Where to take a bumper crop provides more than a little anxiety for farmers.
It is worth recalling the public diplomacy value of the U.S. space program.
Hiring regulations in the aviation industry are being adhered to on paper and quietly subverted in practice.
Our security capabilities must be constantly upgraded against growing and dangerous malicious intent.
The good news about all this preemptive security is that it points to the growing sophistication of U.S. intelligence.
New legislation would take food out of the mouths of hungry people to line the pockets of foreign ship owners.
It was a Super Bowl ad that told a super-truth about the revival of the American auto industry because of the successful policies of President Obama. No doubt Ron Paul can dig up some Austrian economists to disagree, Mitt Romney can say he would have preferred his approach of massive layoffs and a wave of bankruptcy filings throughout the auto sectors, and Newt Gingrich can claim it was about black people on food stamps.
In my last column, “A tale of two Romneys,” I suggested that George Romney, a great governor and auto-industry CEO, would have supported President Obama's successful policy and deplored the vulture-capitalist alternative offered by his son, Mitt.
"Power tends to corrupt, and absolute power corrupts absolutely." — Lord Acton, 1887
Have you traveled by air recently? Have you been one of the many lucky enough to be groped by the Transportation Security Administration? Every week there is a report of some TSA agent at some airport in what I still like to believe is our great nation clearly overstepping boundaries, and every subsequent report is worse than the last.
There is one story that has gotten a lot of publicity recently, and rightly so. Apparently a 95-year-old leukemia patient on her way to an assisted-living facility required further screening because there was something "wet" in her diaper. Something wet? In a diaper!? Heavens, no!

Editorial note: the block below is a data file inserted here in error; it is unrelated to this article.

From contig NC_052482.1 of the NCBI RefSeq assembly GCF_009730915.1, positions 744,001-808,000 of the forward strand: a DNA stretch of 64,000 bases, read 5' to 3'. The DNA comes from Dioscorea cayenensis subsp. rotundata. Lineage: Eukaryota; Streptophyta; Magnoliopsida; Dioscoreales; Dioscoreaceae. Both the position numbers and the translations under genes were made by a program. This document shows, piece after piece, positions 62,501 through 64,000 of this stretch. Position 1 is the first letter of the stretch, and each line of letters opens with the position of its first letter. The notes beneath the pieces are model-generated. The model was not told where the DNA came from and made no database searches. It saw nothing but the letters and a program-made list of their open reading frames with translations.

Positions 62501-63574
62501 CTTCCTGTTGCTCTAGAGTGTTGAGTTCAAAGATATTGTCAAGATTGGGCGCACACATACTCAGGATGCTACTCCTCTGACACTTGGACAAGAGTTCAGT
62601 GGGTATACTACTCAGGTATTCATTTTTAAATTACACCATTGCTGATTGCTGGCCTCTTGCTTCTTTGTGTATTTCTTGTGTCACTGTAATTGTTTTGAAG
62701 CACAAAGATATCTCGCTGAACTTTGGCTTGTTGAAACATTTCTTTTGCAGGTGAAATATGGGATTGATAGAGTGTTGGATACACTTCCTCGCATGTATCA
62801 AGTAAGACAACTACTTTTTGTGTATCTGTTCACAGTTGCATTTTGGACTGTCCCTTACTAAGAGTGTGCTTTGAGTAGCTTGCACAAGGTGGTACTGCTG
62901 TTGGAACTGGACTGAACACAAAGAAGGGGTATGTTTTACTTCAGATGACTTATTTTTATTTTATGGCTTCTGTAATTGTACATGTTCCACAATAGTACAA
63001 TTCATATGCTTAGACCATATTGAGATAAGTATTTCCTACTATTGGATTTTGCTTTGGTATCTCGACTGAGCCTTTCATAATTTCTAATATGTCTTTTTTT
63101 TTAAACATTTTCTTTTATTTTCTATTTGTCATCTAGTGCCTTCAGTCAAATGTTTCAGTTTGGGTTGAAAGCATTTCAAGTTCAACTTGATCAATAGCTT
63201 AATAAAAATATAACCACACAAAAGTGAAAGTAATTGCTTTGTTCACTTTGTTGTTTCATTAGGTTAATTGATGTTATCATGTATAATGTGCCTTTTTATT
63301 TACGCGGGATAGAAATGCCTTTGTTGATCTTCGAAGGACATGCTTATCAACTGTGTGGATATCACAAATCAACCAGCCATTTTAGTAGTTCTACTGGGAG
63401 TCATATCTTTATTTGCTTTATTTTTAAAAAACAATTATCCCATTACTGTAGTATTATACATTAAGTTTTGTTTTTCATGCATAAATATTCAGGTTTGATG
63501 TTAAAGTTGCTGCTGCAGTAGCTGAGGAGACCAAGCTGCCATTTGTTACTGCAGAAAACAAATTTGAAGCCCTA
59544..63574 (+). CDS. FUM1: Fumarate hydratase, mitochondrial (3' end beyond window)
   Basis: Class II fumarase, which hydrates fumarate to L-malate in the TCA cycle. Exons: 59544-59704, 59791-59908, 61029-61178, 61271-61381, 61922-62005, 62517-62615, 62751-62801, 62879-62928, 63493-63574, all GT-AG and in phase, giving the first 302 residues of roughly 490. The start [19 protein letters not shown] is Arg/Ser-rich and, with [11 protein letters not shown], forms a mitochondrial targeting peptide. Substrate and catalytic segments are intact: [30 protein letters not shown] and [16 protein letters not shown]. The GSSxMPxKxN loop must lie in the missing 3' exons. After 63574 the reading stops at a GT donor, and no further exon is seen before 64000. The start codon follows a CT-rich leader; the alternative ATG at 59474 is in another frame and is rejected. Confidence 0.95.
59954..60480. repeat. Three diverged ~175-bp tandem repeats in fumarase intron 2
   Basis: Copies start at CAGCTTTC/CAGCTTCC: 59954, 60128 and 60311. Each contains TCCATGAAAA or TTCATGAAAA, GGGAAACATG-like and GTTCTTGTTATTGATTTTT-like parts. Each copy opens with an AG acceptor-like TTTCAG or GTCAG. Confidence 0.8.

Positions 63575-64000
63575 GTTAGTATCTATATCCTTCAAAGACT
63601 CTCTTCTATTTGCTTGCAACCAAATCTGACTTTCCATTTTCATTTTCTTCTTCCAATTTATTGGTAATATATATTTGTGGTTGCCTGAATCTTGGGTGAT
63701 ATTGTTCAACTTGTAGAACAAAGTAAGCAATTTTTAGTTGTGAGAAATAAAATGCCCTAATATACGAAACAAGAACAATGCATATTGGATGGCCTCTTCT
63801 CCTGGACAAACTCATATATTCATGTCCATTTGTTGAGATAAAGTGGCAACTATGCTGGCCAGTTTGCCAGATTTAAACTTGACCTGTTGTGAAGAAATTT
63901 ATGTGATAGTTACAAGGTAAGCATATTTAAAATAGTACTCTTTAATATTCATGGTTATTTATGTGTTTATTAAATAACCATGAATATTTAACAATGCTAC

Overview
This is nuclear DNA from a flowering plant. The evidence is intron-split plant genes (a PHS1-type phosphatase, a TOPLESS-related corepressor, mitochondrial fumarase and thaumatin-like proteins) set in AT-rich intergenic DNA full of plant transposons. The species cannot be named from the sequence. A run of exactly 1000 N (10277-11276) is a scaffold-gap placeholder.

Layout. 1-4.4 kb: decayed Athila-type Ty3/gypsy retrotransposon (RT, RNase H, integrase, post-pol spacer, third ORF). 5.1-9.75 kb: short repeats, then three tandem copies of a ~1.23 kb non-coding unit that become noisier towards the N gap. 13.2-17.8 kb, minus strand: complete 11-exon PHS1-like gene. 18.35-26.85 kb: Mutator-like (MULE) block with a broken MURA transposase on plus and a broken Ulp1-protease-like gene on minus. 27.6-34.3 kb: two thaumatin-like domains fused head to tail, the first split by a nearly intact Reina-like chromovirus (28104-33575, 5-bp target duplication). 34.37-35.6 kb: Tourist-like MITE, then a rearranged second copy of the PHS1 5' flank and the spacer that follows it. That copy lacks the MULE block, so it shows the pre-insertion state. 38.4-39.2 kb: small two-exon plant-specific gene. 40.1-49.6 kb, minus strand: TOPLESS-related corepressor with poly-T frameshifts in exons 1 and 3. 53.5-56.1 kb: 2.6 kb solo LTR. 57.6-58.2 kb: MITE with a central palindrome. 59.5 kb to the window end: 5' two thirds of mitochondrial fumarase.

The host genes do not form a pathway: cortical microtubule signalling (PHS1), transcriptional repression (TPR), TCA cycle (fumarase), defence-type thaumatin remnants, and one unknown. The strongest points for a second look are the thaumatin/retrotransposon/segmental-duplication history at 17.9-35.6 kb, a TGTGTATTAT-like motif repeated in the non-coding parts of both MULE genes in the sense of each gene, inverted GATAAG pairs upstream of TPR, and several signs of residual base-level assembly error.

Remember when, from CNBC to Rush Limbaugh, the chant from the right was how evil the General Motors policy was? They called it Government Motors. They called it socialism. They called it liberal big government.
And then: They gobbled IPO shares in the new GM stock. They applauded GM sales and earnings. They praised the new jobs GM created. They appeared on CNBC to discuss the great GM comeback.
Cowboy movies are making a big comeback. We spent 40-some years in the sky with Han Solo, Captain Kirk and Lieutenant Ripley; now we come back to Earth and to the epic journey we were born to: the journey West, starring Fess Parker and John Wayne. In that regard, the excellent new Coen Brothers movie, “True Grit,” might be considered a reenactment. Like all reenactments, it is a return to original principles. Make no mistake: The journey across the Western desert is as essential a transformation to American consciousness as the pilgrim’s progress was to Plymouth Rock. Possibly why Jon Huntsman Jr., former governor of Utah, causes such a stir. He has made that journey on our behalf. Maybe he is the one, the one who would bring us forward with him. Bad news for New Jersey Gov. Chris Christie.